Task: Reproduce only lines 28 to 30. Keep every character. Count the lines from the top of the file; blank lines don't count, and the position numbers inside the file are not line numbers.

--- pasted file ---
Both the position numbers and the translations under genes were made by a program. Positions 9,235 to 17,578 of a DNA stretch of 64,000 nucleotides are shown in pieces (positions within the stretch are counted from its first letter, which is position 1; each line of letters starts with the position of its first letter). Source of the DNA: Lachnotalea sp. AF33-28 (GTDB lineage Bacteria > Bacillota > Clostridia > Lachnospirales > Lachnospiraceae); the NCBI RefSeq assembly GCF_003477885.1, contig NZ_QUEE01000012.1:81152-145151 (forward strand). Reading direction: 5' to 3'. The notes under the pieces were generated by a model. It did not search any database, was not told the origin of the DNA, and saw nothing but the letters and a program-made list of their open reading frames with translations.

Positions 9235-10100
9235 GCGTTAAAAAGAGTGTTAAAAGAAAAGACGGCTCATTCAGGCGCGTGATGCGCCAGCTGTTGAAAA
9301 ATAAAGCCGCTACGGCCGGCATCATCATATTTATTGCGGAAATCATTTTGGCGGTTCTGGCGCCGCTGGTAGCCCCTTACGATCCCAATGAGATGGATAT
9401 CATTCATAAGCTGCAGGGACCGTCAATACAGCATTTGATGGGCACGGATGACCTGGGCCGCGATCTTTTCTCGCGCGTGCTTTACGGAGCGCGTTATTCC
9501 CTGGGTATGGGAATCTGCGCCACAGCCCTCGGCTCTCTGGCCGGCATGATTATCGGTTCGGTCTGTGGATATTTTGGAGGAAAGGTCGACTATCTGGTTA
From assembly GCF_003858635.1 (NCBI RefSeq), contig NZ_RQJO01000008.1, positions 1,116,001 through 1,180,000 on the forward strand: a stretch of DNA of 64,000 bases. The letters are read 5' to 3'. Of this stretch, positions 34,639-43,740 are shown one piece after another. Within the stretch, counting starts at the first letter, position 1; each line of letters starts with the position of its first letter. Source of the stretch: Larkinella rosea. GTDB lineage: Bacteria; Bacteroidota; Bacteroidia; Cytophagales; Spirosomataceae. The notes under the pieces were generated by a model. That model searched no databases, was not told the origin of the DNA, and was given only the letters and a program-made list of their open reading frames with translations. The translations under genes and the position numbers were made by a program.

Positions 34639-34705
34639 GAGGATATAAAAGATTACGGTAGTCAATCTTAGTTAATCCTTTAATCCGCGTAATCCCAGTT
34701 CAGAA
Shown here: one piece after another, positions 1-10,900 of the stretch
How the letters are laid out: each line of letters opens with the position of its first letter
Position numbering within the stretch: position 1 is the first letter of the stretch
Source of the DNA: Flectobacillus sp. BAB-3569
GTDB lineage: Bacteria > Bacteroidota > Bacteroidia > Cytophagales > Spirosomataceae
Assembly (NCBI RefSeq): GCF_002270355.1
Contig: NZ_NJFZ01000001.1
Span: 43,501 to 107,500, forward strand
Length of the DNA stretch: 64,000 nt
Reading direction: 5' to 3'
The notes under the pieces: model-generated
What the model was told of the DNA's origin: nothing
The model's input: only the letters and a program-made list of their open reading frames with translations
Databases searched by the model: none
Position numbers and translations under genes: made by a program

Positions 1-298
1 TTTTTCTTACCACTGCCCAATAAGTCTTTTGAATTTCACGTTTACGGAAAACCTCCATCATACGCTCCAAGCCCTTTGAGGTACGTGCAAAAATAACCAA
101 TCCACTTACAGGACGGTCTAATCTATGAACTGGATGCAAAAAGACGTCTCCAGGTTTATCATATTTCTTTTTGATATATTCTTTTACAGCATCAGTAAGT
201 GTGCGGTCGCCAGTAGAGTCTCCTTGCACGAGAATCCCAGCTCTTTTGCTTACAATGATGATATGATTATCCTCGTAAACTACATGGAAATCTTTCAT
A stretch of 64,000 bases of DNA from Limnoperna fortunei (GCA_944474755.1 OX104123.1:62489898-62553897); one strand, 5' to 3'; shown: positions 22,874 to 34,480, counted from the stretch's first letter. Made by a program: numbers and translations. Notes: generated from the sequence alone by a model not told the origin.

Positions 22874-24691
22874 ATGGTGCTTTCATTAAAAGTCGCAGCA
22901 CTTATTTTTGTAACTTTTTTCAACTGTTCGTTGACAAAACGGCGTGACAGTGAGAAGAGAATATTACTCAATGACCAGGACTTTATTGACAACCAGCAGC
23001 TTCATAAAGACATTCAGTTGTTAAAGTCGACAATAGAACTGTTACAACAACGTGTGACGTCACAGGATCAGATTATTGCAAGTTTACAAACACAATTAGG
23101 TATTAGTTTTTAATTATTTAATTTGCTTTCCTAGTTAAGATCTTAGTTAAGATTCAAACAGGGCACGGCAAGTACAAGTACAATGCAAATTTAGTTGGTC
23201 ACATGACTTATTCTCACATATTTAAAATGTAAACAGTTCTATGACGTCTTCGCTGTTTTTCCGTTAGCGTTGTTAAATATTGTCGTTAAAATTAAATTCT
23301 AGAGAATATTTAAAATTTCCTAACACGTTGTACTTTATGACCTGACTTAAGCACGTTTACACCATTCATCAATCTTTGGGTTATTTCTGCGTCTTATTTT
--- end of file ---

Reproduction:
101 TCCACTTACAGGACGGTCTAATCTATGAACTGGATGCAAAAAGACGTCTCCAGGTTTATCATATTTCTTTTTGATATATTCTTTTACAGCATCAGTAAGT
201 GTGCGGTCGCCAGTAGAGTCTCCTTGCACGAGAATCCCAGCTCTTTTGCTTACAATGATGATATGATTATCCTCGTAAACTACATGGAAATCTTTCAT
A stretch of 64,000 bases of DNA from Limnoperna fortunei (GCA_944474755.1 OX104123.1:62489898-62553897); one strand, 5' to 3'; shown: positions 22,874 to 34,480, counted from the stretch's first letter. Made by a program: numbers and translations. Notes: generated from the sequence alone by a model not told the origin.